The Bible doesn't address abortion directly.  However, it certainly underscores the value of human life.  The Christian worldview holds that humans are a special creation of God, created in God's image.  We read about God's love for humanity.  We read about God's condemnation of murder and the exploitation of the poor.  We are told to love others and do them good, not harm.  You get the idea.  All throughout the Scripture is the grand implication that human life is special and valuable.  In addition, there are many implications that God considers the unborn human. The Psalmist wrote, "Thou didst weave me in my mother's womb.  I will give thanks to Thee, for I am fearfully and wonderfully made...(Ps. 139).  There is biblical evidence that God in His omniscience knew of our existence even before our physical conception.  The Lord told Jeremiah, "Before I formed you in the womb I knew you."  The Bible speaks to God's children being chosen "before the foundations of the earth"(Eph. 1).  From a divine point of view, my existence was foreknown by God.  What does all this mean?  For the Christian, the debate about abortion should gravitate toward the work and character of God.  In other words, forget political party allegiance and legal arguments.  The Bible clearly tells us that God created humans special with value and that in the mind of God our life is in Him even before conception.  But since we live in this finite, physical existence maybe we should just stick to physical life, which again logically begins at conception.

Most people who want to support "reproductive rights" or "choice" want to squirm around the issue of when life begins.  It's easy to see why that would be unsettling.  Because even those who argue for abortion rights value human life.  This is a vexing contradiction.  So, to sooth the conscience we need to rationalize that real life begins at viability or even birth.  Now I can feel better about the unborn who are terminated at 8 weeks or 12 weeks - they're not real humans yet.  But wait, now there are those who boldly declare that human life does indeed begin at conception, but so what.  Some human life is more valuable than other human life.  You might think I'm making this up, but I'm not.  Check out an article by Mary Elizabeth Williams in the online news site Salon from January 2013 entitled, "So What if Abortion Ends Life?"  I won't spoil the whole disgusting read for you, but I'll quote you her concluding words: "I would put the life of the mother over the life of the fetus every single time - even if I still need to acknowledge my conviction that the fetus is indeed a life.  A life worth sacrificing."  And when she refers to the life of the mother, she means the choice of the mother.  All I can say is about Mrs. Williams, is thank you for your honesty as ghastly as it is.

I'm wondering if our American collective conscience is gravitating towards Mrs. Williams' combination of brutal honesty and callousness.  Are we moving now into a culture in which we finally acknowledge that the unborn are indeed human, but we view them now as the expendable humans.  Since the abortion-rights crowd is tiring of the absurd verbal gymnastics that nobody really buys, have they decided it's time to just speak the truth - that what they want is the right to kill in utero human life at their own discretion?  As much as Mrs. Williams disgusts me, at least she is logically consistent.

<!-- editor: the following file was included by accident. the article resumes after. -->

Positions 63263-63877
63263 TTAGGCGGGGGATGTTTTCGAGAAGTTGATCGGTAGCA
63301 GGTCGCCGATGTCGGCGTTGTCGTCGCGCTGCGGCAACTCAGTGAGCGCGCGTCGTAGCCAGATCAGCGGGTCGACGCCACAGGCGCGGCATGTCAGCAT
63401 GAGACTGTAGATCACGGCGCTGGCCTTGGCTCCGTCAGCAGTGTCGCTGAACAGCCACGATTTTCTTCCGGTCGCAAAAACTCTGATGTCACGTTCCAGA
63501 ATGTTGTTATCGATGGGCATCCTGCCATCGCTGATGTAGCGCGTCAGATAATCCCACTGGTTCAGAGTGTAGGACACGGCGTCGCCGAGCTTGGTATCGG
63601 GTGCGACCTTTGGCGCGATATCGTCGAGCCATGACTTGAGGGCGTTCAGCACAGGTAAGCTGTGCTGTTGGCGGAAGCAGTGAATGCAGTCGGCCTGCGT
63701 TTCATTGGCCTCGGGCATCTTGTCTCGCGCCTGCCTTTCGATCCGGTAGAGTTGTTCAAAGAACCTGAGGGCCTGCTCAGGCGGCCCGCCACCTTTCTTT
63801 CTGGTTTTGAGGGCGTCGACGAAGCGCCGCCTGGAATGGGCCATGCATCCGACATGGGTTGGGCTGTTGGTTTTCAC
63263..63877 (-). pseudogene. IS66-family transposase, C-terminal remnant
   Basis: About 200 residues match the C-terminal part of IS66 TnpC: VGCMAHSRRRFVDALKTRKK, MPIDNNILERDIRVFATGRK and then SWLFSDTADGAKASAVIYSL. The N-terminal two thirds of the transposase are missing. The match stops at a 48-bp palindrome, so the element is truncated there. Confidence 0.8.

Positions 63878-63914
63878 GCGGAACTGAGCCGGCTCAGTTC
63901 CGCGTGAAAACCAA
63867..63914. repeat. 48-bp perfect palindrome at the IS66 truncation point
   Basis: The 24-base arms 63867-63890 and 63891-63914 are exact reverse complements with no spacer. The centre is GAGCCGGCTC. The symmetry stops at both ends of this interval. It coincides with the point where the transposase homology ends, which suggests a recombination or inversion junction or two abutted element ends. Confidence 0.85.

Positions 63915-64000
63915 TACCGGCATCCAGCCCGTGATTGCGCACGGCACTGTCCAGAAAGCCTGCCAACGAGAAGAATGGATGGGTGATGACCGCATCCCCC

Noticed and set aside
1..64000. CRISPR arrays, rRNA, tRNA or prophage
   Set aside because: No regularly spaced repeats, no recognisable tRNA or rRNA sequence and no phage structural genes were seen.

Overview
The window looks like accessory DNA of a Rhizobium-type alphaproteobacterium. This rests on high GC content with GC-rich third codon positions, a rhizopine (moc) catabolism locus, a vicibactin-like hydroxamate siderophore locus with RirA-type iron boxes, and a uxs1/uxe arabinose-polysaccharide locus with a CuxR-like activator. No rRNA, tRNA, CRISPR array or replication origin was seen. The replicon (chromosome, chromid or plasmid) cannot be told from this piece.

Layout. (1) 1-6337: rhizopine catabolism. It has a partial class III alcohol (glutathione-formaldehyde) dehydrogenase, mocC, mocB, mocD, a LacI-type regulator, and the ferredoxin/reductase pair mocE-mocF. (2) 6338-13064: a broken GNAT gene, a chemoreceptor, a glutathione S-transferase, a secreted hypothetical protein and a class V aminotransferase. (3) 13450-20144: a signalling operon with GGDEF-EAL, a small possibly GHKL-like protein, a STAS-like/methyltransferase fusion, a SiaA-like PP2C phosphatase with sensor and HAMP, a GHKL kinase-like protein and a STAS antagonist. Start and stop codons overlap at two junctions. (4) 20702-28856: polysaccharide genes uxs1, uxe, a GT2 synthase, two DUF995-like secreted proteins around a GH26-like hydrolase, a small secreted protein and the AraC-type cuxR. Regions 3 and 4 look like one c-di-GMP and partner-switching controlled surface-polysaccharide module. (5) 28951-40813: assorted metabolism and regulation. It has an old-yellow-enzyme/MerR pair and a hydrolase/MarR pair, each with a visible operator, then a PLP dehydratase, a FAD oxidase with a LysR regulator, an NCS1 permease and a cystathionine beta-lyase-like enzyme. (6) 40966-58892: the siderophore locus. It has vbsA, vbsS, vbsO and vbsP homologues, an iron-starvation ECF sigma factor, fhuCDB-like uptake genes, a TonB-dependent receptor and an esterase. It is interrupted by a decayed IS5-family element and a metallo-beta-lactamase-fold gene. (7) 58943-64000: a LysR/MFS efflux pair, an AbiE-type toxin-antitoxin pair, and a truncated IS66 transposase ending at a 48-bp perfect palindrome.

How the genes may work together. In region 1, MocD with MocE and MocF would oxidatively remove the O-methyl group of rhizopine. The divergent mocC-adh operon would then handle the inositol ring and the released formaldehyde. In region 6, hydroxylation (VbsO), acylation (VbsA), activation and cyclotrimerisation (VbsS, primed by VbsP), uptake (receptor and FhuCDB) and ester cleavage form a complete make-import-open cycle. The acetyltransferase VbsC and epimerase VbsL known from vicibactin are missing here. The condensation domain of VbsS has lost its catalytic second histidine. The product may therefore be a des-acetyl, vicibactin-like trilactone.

Church, we need to be on the right side of this moral argument.  If you are a Christian, you need to use your brain on this one and your heart.  You need to seek God and the counsel of His Word.  You need to sweep aside the cultural and political pressures and consider deeply where our country is headed on this issue.  I can remember the passion in people in the wake of Roe v. Wade when I was a teenager.  For teenagers today, abortion is a normal part of their existence.  As far as they are concerned, that's just the way it is and always has been.  To them, 1973 is ancient history!

Church, we have to teach our young people to think biblically and logically on ethical issues.  America is collectively developing a frightening callous conscience in regards to the worth of the unborn.  Don't be so foolish to think it will end there.  Don't be ashamed to stand boldly and defend the lives of those who cannot defend themselves.                     

03 February 2014

Why the Ham -Nye Debate is Important

Tonight (Feb 4) at 7 pm (EST) Bill Nye (the science guy) will be Ken Ham's (Answers in Genesis) guest at the Creation Museum in northern Kentucky.  Before an audience of 900 and before who knows how many in gatherings of all sizes around the country, the two will go head to head on the issue of science.  Ham will defend the legitimacy of a worldview that places confidence in a universe ordered by a divine creator.  Nye will  claim that the world around us only makes sense if you accept the theory of evolution.  The event has created an enormous amount of chatter.

A very nice feature of this debate is that it will be accessible live via the internet for free. It will be available at debatelive.org.  At First Baptist Hazard we will stream it into our building, and we hope that many people in Hazard will come.  This will not be a church service and it's not a hook to try to push religion on anyone.  We simply want to gather folks together of all opinions to join the conversation.  I want us to consider these worldviews and thoughts about the existence of God and the claims of evolutionary science.  I hope that Christians and non-Christians will come and participate.  I think this debate is valuable for all of us, believers and skeptics alike.

Often we have strong disagreements and views about issues concerning the claims of religion and those of science.  However, I think this debate offers all of us an opportunity to enter a civilized, rational conversation, stretching us to think a little more critically than we do on any given average day.  Questions about God, existence and the meaning of life are no small matters.  It doesn't matter what worldview you hold, what we need is more constructive conversation when it comes to these issues of science, religion and education.

I hope that if you're in the Hazard area that you'll come join us for the debate (Feb 4) at First Baptist Church.  We will begin at 6:30 pm, with the debate scheduled to start at 7:00 pm.  Otherwise, I hope you'll gather some family and friends, get around a computer or TV and watch it and then have your own conversation to follow.